Malaysian exports returned to a growth path in November following a one-month contraction, as demand from the important Chinese market rebounded, the trade ministry said Wednesday.
The total value of all exports rose 3.3 percent in November, year-on-year, to 58.67 billion ringgit ($19.28 billion), the ministry said.
Total exports had declined 3.2 percent in October as shipments to China -- which has increasingly emerged as a buffer against stuttering Malaysian exports to the crisis-hit European market -- plunged in that month.
Chinese economic growth slipped to a more than three-year low of 7.4 percent in the third quarter ending in September but more recent data has suggested a recovery was under way.
Malaysian exports to China recovered in November, growing 5.4 percent to 7.7 billion ringgit on higher exports of chemical and rubber products.
Exports to fellow member states of the Association of Southeast Asian Nations (ASEAN) continued to take the bulk of Malaysian goods, rising 7.8 percent to 15.2 billion ringgit.
Resource-rich Malaysia relies heavily on exports of commodities such as palm oil and energy products, as well as electronics and other manufactured goods.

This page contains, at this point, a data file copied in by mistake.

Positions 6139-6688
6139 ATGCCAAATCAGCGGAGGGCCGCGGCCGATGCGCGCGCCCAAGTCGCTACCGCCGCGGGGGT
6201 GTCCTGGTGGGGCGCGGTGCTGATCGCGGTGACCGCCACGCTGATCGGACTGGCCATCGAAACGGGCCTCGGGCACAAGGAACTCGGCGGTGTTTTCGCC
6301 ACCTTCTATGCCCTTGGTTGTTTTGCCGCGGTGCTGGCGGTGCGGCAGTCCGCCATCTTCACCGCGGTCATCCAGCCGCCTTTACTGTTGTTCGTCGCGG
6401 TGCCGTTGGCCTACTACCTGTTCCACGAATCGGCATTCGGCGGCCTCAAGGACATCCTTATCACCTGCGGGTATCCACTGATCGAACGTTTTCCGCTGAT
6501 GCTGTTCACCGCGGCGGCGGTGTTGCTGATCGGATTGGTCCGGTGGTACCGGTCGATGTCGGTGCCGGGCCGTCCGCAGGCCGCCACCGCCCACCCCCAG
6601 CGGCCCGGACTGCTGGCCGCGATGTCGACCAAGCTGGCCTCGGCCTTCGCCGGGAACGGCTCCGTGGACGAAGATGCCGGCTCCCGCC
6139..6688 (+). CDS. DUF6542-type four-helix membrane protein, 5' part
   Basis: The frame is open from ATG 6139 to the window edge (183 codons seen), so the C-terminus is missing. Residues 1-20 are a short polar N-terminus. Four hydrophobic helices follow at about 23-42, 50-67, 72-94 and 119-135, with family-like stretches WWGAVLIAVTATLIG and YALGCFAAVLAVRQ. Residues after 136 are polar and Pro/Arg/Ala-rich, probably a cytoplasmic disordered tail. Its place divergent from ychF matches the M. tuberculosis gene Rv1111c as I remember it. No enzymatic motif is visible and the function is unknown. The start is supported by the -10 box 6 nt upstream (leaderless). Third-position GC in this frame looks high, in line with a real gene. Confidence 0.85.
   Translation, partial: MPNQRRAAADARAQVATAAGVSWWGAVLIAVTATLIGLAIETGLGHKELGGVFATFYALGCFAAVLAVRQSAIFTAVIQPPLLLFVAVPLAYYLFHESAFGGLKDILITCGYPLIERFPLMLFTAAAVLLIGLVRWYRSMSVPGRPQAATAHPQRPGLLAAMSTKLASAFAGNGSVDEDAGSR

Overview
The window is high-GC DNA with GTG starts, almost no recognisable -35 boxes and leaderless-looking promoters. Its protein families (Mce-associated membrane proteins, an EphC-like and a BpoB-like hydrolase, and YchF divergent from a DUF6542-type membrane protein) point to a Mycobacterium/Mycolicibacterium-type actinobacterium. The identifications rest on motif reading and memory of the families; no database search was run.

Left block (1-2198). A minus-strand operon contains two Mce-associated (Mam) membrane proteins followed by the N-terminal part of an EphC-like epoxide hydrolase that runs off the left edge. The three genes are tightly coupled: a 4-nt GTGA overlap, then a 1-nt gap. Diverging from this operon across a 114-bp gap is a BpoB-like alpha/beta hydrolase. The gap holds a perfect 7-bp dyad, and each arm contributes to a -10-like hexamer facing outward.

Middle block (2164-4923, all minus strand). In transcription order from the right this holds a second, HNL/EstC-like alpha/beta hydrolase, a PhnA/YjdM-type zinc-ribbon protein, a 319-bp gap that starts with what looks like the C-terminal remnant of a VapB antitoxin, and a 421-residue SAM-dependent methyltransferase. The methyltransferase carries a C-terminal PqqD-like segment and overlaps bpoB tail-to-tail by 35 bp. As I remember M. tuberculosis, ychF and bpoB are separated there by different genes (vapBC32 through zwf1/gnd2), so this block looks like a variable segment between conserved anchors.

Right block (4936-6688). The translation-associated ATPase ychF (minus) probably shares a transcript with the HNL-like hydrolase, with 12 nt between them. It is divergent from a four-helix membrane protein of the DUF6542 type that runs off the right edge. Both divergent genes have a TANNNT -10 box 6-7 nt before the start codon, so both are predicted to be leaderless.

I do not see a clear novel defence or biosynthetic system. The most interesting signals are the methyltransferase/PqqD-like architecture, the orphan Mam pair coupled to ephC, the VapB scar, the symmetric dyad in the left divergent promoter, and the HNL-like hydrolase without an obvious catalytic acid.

Shipments to the United States grew for the seventh consecutive month, rising 11 percent in November to 4.96 billion ringgit.
Exports to the troubled European Union continued to suffer, however, shrinking 11.3 percent to 5.07 billion ringgit, while shipments to Japan's moribund economy dived 16.2 percent.
Malaysian exports for the first 11 months of the year were 3.9 percent higher, at 1.2 trillion ringgit.
Imports grew 4.3 percent in November from a year earlier to 49.39 billion ringgit.
Analysts had expected November exports to slip, but they now looked set to resume steady growth in 2013 thanks to improving economic pictures in China and the United States, said Yeah Kim Leng, chief economist with financial research firm RAM Holdings.
Malaysia's economy grew a better-than-expected 5.2 percent in the third quarter as domestic demand compensated for the weakening exports, spurred on by government spending ahead of elections this year.
The government has forecast 5.0 percent full-year growth for 2012.